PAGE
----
Riluzole was more potent than other anesthetics at depressing CA 1 neuron population spike amplitudes, consistent with the higher potency for riluzole observed in vivo. [12,19] Riluzole depressed responses at lower concentrations (5 micro Meter) than halothane (EC50= 230 micro Meter), [20] thiopental (EC50= 50 micro Meter, Figure 2)* or propofol (EC50= 20 micro Meter). [21] Riluzole exhibited slower onset kinetics compared with these other anesthetics. The long duration of riluzole effects (160 min, Figure 8(C), approximately 4 times longer than thiopental) were also comparable with those seen in vivo, although the markedly different pharmacokinetic properties of the two systems make it difficult to relate drug effects seen in brain slices to those observed in vivo. Sleep times in vivo were more than 3.5 times longer after intraperitoneal riluzole (25 mg/kg; 178 plus/minus 23 min) compared with thiopental (25 mg/kg; 46 plus/minus 4 min) or ketamine (80 mg/kg; 47 plus/minus 2 min). [12] Halothane, in contrast, produced steady-state effects in brain slices within 2-3 min, and recovery occurred within 15 min, comparable with in vivo response times. [20-22] A slow onset and long duration of action are consistent with a use-dependent mechanism of action, where drug binding is dependent on a transient conformation of a receptor/channel. Results from the current study indicate that riluzole depressed CA 1 neuron discharge by blocking presynaptic conduction in a use-dependent manner.
Fiber Volley Depression Was Necessary and Sufficient for Riluzole-induced Population Spike Block
Riluzole-induced depression of synaptically evoked CA 1 neuron discharge was paralleled by an equivalent reduction in EPSP and fiber volley amplitudes (Figure 9). Input/output analyses of fiber volley versus EPSP versus PS relations demonstrated that depressed fiber volley amplitudes fully accounted for the depression of EPSP responses (Figure 7). Excitatory postsynaptic potential depression, in turn, could fully account for the depressed postsynaptic discharge observed (Figure 2, Figure 5, and Figure 6). Therefore, riluzole-induced depression of CA 1 neurons appeared to result from an action at a presynaptic site to block excitatory synaptic input. Enhanced recurrent inhibition was not produced by riluzole, because the ratio of second/first PS responses was not decreased (Figure 5). The second PS response is known to be preferentially depressed by some anesthetics because recurrent GABA-mediated inhibition, resulting from the first population discharge, is enhanced. [23-25] Although volatile anesthetics and barbiturates increase paired pulse inhibition, additional actions at several sites are required to account for depression of CA 1 neuron discharge produced by these anesthetics. These sites include depressed fiber conduction, reduced excitatory input, increased spike threshold, and enhanced GABA-mediated inhibition (Figure 1). [24-28] Riluzole appears to be unique among anesthetics because depressed CA 1 discharge can be attributed to a single site of action: blocked action potential conduction in presynaptic glutamate fibers.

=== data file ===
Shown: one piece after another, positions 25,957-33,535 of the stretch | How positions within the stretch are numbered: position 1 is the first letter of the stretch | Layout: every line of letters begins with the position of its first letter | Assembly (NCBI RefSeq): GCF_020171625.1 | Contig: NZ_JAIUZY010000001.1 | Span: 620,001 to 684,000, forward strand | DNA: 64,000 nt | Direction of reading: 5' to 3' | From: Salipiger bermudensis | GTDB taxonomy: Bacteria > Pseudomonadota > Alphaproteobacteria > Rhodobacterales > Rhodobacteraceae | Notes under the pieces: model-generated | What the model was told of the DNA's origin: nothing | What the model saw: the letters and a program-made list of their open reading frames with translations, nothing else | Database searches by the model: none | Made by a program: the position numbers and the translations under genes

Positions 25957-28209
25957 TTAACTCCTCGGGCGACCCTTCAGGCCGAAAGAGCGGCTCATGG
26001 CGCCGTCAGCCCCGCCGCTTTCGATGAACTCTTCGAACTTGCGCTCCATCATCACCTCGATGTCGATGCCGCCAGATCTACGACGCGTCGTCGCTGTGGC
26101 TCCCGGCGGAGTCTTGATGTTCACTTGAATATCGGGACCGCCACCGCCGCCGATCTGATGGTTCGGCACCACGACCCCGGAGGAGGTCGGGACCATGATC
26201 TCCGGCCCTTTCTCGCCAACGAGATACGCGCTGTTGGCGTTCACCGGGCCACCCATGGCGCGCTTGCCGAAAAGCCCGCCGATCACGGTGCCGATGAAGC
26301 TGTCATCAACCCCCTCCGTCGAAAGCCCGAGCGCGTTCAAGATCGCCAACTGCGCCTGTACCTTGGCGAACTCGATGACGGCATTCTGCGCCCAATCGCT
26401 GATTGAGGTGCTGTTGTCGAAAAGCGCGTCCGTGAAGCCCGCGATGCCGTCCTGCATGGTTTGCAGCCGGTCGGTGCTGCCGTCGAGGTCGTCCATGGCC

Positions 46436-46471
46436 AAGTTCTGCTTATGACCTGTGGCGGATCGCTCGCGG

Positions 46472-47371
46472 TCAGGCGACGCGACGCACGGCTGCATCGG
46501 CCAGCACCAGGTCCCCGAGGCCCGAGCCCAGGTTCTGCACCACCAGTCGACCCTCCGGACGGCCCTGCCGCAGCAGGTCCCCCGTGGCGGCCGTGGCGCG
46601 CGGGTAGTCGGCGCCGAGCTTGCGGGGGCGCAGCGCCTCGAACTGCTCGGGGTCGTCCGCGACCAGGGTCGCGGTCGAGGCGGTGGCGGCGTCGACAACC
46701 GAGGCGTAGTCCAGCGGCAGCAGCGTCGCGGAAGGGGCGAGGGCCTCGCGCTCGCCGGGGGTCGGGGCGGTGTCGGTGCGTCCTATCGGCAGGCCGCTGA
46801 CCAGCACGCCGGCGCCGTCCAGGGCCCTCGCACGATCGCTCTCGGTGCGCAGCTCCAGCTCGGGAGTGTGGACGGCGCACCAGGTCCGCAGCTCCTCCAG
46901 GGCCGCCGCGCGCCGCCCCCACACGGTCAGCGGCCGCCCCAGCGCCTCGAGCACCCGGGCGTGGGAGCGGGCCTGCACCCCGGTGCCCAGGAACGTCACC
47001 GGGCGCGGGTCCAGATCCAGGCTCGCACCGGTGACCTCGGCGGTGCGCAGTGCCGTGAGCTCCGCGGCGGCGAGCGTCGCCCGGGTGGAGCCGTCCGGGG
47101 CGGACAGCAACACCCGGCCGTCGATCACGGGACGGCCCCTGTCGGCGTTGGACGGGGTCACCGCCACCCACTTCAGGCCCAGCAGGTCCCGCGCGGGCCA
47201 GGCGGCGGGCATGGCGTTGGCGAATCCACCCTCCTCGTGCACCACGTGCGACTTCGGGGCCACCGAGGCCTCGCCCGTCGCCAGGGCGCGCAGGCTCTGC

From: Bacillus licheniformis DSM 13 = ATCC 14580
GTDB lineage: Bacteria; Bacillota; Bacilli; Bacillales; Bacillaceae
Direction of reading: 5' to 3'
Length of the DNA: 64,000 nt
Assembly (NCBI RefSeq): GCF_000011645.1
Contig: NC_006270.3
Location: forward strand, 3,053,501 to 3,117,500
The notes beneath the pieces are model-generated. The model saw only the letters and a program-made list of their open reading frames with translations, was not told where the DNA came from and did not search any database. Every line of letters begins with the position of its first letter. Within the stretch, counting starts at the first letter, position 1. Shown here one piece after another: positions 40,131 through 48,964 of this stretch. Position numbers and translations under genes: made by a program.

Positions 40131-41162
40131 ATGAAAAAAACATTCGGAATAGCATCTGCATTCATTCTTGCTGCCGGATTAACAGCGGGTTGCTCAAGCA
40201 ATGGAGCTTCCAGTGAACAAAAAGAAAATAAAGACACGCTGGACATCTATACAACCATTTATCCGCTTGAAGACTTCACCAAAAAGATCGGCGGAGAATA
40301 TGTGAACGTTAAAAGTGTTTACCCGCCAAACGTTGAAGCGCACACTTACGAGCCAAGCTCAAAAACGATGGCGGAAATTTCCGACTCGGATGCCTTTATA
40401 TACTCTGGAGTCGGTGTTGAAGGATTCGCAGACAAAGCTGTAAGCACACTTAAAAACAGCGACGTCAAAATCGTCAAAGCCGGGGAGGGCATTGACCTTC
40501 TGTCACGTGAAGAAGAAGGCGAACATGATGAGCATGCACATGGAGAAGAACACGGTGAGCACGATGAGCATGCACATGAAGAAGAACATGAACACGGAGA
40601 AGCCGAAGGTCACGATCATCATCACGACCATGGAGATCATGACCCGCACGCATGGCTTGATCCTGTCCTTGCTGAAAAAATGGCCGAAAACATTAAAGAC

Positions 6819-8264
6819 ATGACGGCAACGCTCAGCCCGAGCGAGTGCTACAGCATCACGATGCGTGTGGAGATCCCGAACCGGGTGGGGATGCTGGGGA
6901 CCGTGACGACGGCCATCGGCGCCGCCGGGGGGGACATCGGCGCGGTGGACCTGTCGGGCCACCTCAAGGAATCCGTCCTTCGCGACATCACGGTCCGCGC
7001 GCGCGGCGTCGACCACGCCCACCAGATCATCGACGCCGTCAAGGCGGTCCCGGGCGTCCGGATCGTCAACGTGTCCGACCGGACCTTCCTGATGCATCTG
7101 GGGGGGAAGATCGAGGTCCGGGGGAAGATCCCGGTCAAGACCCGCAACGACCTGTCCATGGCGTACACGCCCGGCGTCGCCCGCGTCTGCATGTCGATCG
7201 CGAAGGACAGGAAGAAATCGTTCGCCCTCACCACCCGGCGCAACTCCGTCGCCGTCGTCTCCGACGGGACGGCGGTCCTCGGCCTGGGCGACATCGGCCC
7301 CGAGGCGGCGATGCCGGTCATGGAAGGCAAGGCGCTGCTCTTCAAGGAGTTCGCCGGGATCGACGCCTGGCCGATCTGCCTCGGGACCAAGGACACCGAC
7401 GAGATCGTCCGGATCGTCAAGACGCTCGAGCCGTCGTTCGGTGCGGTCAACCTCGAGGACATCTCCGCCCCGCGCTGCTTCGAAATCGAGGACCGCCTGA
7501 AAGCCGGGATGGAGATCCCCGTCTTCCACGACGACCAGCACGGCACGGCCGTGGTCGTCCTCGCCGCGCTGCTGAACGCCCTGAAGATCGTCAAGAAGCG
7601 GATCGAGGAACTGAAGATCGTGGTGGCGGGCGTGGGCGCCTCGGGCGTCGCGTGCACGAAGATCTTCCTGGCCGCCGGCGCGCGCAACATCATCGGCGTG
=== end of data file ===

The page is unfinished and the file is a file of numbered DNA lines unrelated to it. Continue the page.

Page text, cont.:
Figure 9. Concentration-effect relations for riluzole-induced depression of fiber volley, excitatory postsynaptic potential (EPSP), and population spike amplitudes. All three responses were significantly depressed (P < 0.01, analysis of variance) by 2.0 micro Meter riluzole, and maximal effects occurred at approximately 20 micro Meter. Population spikes were depressed to a greater extent compared with EPSP and fiber volley responses. Each point represents the mean plus/minus SD (n greater or equal to 4), and curves are least squares fits to the means at each concentration. Note the similar slopes for each curve, consistent with a single effect site (depressed presynaptic conduction) leading to depression of EPSP and population spike responses.